Sneaky Sexism: What's in a (sur)name?

Sneaky Sexism: What's in a (sur)name?

Words: Laura Atherton

I got engaged in December. Yes, we’re very excited thanks. No, we haven’t set a date yet. When are we thinking? Probably a few weeks after we have saved up enough money to throw a good ‘do for family and friends. What will my name be? Well...

Since getting engaged, I have had endless discussions about what my name will be once we’re married. These are often prompted by comments such as, “you won’t be a Miss for much longer”, “you’ll be Mrs Walker soon”, “Soon to be Mrs...”, even from my female contemporaries. It is, of course, a significant question as the heterosexual tradition, even in the 21st Century, remains that the woman takes her husband’s surname. I admit, I had considered this dilemma when it wasn’t on the cards, and I remember arguing about name changes with my sisters. Back then I had been pro-changing, so that the family could all have the same surname. They countered this with wanting to keep our name because they see it as part of our identity. Of course there are many arguments for and against, however it’s only now that it’s imminent, it feels frustrating that many assume I will just discard my ‘maiden name’...

On that point, the phrase ‘Maiden name’ is the perfect example of sneaky sexism. It’s so biased that there is no opposite term for men. I even googled the question to check whether there was a male version, as I’ve never heard of any, and it said...

“Maiden name” is a woman’s surname prior to marrying and taking her partner’s surname. If we consider the case of a man who changed his surname to his partner’s, then we can see that “surname” is not an acceptable equivalent. His surname *is* his new married name.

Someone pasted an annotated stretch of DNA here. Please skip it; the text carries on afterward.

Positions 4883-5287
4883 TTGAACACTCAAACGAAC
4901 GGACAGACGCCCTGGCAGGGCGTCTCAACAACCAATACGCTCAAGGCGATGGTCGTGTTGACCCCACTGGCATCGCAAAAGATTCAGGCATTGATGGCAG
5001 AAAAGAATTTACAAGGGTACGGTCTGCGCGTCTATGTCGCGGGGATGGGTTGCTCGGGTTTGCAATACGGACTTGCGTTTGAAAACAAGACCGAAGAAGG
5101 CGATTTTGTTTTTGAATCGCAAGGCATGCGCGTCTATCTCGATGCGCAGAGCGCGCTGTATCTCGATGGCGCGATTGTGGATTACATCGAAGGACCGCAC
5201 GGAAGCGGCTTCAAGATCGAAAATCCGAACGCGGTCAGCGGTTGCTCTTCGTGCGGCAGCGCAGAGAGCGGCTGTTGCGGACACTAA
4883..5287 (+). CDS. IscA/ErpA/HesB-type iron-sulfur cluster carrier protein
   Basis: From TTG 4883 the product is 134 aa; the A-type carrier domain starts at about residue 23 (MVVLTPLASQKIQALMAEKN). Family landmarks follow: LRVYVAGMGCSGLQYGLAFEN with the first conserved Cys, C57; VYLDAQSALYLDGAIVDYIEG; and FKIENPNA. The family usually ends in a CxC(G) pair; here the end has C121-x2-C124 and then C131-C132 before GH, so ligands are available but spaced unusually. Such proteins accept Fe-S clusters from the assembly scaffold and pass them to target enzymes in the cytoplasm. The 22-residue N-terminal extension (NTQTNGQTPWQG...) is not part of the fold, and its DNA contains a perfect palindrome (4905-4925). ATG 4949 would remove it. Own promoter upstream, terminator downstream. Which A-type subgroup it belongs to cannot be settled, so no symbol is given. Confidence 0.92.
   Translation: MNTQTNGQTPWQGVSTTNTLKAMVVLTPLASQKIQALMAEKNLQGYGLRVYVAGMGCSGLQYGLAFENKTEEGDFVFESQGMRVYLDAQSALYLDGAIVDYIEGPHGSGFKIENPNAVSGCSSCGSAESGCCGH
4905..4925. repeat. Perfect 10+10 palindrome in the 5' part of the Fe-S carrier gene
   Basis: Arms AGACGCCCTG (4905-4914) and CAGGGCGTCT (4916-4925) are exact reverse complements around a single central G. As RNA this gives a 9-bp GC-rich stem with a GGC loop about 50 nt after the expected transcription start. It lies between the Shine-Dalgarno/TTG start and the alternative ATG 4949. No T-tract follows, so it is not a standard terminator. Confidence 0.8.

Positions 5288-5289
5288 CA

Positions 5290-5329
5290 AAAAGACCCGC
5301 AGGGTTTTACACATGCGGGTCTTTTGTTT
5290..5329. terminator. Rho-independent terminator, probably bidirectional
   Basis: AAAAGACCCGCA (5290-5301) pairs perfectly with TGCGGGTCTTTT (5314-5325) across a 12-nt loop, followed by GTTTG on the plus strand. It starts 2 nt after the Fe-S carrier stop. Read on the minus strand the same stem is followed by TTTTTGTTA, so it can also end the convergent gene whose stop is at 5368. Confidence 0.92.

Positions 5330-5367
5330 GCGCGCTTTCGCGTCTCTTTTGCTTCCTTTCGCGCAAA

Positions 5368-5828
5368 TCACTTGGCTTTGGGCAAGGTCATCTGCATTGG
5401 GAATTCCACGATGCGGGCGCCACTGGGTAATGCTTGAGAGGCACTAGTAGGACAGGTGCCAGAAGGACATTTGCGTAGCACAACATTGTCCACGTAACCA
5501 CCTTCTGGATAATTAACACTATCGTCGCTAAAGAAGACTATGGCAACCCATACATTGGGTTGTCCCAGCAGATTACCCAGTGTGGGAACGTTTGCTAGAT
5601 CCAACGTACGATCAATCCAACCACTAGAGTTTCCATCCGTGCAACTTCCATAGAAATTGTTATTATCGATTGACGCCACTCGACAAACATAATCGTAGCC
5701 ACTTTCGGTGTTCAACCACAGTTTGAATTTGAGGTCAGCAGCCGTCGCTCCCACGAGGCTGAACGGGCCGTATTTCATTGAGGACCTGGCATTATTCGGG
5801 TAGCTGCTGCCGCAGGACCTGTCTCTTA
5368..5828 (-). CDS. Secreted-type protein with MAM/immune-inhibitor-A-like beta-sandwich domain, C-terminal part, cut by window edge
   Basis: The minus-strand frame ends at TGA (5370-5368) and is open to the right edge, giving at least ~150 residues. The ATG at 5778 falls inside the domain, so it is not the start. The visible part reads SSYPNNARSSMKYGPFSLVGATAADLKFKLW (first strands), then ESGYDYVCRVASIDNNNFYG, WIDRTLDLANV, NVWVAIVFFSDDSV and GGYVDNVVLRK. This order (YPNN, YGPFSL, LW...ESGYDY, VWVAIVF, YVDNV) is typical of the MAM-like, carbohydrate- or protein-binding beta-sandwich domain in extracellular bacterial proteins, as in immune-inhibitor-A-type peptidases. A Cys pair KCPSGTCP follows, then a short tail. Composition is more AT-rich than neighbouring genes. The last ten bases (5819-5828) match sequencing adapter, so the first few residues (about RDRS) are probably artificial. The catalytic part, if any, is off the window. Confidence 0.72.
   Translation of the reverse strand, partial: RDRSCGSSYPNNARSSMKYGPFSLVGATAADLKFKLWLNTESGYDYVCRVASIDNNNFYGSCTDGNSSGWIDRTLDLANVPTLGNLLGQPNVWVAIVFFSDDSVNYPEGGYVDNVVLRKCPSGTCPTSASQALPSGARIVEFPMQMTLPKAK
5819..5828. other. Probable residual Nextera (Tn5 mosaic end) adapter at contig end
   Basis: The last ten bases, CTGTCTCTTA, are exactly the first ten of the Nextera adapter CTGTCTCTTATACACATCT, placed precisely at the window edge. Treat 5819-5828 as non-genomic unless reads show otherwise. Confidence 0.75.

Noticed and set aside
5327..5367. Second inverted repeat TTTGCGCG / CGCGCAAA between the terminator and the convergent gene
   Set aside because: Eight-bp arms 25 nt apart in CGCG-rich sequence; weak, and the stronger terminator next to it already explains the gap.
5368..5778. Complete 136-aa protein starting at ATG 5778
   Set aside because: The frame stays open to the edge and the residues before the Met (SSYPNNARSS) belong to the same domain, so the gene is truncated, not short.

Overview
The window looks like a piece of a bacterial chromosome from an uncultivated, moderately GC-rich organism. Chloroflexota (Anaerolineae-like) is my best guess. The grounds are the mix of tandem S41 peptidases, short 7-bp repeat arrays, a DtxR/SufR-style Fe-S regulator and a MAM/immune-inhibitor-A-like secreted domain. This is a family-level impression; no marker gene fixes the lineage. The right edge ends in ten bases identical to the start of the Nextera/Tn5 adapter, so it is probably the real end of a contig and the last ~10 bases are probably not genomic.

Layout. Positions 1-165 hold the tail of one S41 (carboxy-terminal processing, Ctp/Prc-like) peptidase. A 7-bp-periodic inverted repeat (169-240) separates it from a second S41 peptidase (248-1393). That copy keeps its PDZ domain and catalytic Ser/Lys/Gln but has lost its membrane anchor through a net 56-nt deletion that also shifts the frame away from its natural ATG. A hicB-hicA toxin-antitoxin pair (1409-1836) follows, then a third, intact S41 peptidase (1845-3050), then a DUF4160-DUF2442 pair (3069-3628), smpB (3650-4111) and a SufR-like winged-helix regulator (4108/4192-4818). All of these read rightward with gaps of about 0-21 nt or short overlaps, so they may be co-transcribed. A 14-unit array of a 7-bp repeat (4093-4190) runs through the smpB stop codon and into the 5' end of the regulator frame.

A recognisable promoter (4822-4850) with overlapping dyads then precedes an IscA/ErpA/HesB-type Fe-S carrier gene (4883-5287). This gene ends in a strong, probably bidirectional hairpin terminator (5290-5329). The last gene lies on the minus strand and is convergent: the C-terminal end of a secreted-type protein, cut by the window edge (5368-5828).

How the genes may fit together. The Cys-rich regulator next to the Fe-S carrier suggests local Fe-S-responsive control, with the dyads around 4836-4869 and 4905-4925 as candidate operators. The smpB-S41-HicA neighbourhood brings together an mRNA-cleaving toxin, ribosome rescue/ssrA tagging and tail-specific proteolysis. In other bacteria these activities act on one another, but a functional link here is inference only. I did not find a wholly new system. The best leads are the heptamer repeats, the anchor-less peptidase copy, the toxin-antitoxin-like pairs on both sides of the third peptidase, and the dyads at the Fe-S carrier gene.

— Google

Enlightening.

As well as grappling with the question of surnames, there is also the issue of title. Will we be Mr and Mrs as the tradition assumes? Well, I’d substituted Miss for Ms a few years ago as I found the distinction of marital status for women, but not for men, weird. However getting people to use Ms is quite difficult. For example, in December we received a friendly Christmas card from our estate agents, one month after we had completed buying our flat. Despite the fact that the whole process had taken six months and the property is half in my name, it was addressed to Mr and Mrs Walker - I ripped the card up.

This ‘title’ imbalance looms from an early age. I remember (and we still do) calling male teachers “Sir” and all female teachers “Miss” - can this be healthy? Men get given the titles of knights and barons, whereas women are all referred to by the same title that they have had since being a young girl. The subliminal messaging in this cannot be healthy for an ‘equal’ society. When you start to notice these things you see it sneaking in everywhere; in the drop down box on most websites where you fill in your data, Miss is the last option and Mr, the first. We women are even left behind in personal pronouns as the male version is the default to cover both. At the moment, I’m reading a non-fiction book where the author (male) alternates his use of personal pronouns when referring to how human psychology works. Scarily, hearing she/her within the text surprises me each time it comes up. Am I so used to everything being he or him or his that I am astonished to even read my gender used arbitrarily in a published text?

So, what’s my answer? My plan is that I will keep mine and take his surname. I will be double-barrelled. I want my children, if we have any, to have a name that represents both our families, especially so as my family value that sense of being a collective ‘us’ and that ‘us’ being symbolised in my dad’s family name (that being said, our collective family identity is most similar to his side, rather than my mum’s). And with my title? I will continue to use Ms. I think Miss and Mrs should be done away with at some point soon. I’m hoping that if I let enough people know beforehand that this is what I intend to do, it will hopefully mean that we won’t receive any ‘Mr & Mrs’ paraphernalia as gifts, seeing as Clintons don’t do a ‘Ms & Mr’ card. Yet.


 

 

 

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